Querying Multiple Tables with SQL

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hi this is Larry what I want to talk to

you today is about how to create simple

queries for multiple tables you know I'm

just going to show you how we can

utilize the syntax you currently

understand and be able to do one of two

or more different tables in being able

to join them together with a common

simple syntax this is also known as the

implicit syntax for the inner join

because what we're doing here is doing a

simple inner join between tables meaning

that the tables themselves share a

common field and so therefore we're

going to be joining the table to be able

to collect the data based upon the

common fields that they have all right

so that's what we're gonna begin that's

what we're gonna cover today to start

out with one of the things you should be

understanding is the complexity of the

database itself for this example I'm

going to be utilizing the the database

for the product orders it's a sample one

that comes with a system and if you go

inside here you can see the different

tables right away here we have customers

items order details and orders the thing

to keep in mind is that even if you have

an order it's not one table for an order

because you'd have a lot of redundant

data you'd have a lot of duplication

like that redundancy

it also doesn't provide for file

independence alright or data

independence skills you have finally a

paid-up of data independence so what we

have is that you're gonna see is that

for every order you may have such things

as you have the order itself the

customers that we're ordering it the

details of the order meaning what items

were order I mean what specific details

there are and then there's the items

that it sells the descriptions and stuff

that are regarded the items or products

in some cases so you can see you may

have something for orders may have for

just an order you may have four or five

or six or seven eight of different

tables that you have to use that's why

what you're gonna happen up having to do

is do a lot of complex more than one

table queries alright so if we look at

this here if we look into customers we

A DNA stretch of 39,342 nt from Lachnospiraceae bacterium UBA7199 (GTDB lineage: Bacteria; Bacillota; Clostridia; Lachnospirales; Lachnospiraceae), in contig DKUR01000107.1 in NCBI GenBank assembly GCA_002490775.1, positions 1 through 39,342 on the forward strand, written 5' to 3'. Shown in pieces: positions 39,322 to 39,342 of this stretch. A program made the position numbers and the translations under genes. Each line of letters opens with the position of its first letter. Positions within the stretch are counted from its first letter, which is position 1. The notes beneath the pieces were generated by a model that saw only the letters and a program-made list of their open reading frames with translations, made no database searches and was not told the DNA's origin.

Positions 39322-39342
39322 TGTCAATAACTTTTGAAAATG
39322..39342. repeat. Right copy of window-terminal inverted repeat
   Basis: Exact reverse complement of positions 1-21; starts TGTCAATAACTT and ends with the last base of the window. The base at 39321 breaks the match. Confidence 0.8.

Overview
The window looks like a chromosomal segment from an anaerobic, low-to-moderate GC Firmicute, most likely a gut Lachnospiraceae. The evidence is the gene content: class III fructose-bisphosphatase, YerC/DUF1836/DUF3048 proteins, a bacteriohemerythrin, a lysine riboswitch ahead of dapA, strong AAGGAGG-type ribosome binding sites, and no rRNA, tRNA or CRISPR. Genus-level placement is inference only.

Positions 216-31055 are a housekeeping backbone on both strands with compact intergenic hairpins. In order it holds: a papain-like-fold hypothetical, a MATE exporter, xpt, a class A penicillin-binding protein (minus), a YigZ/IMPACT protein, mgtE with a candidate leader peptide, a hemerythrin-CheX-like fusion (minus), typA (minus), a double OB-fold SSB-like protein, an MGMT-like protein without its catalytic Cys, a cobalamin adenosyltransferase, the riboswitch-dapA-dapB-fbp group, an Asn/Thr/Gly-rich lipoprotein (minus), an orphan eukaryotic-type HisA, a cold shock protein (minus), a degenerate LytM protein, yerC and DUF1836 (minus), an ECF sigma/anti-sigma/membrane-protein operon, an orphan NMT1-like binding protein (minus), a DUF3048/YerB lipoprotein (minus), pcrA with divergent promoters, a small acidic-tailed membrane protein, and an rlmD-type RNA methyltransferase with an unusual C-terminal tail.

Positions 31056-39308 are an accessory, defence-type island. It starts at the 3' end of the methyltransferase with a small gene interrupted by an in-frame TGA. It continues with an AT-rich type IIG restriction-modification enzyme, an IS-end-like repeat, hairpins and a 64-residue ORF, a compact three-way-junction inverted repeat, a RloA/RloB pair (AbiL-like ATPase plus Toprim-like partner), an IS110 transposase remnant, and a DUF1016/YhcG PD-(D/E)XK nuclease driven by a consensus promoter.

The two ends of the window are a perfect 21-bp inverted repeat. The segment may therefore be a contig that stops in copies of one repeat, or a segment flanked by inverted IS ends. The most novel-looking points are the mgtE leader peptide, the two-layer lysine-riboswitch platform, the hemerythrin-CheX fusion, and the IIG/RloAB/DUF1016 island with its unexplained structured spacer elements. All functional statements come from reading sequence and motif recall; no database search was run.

can see what type of

columns are outside of here there's the

ID which is the P cave it's

automatically generated but then you

have the names address etc and then

inside the orders itself over here is

that you have order ID customer ID now

do you see any similarity between these

two tables at all well the common thing

is orders ID here right the customer ID

or screening the customer ID excuse me

are the same between both of these so

for the water table you have a customer

ID in there this should be declared as

the foreign key meaning that the foreign

key it represents the primary key in

another table this is where foreign keys

come very important but something that

you have to learn and understand that

1/4 of the full power of a foreign key

alright and so so when you look at this

you can see right away these two columns

these two tables have 8 shared comb

right so therefore we should be able to

write a select statement that is going

to be able to pull data from both of

those tables to create something we want

to do so to get started we'd write a new

query we just hit the new query button

okay and with this new query button we

want to select the database we want to

use to start in this case we're going to

use product orders all right and let's

just start a new query here so we want

to do is select for this query what we

want to do is select and find out for

the orders how many where the orders are

the order date and the zip code we want

to basically itemize this and order it

by zip code so we want to know how many

things were placed within as order

within a zip code and also some gives

some date reference so basically we want

to find the orders then replaced by zip

code all right and then the order date

with it so what we're gonna first to do

is we're gonna hit select what kind of

get over the screen select my Larry

select select and we want to do order ID

right and we're gonna do order day and

we're gonna do

we want to know the zip code so that's

getting called from the customer table

that's gonna be I think it's called

causes in okay and then we where do we

want to get this from well there are two

tables we get this from this is going to

be the orders table and the customers

table okay and you see what I had ways

since I put the two tables in now

instead of just having one table since

these were all from different tables

you're gonna see here I suppose I put

the tables in SQL Server the automated

checked out checking your code and it

says oh it works all right so we've just

said that and we've ordered from these

now what the big point here is that

unless you go in and declare what

columns you're going to put in as far as

you believe relighting to each other

you're gonna get a lot of bad data it's

just gonna come out and select all that

data from there but you want to do is

correlate things to make sure that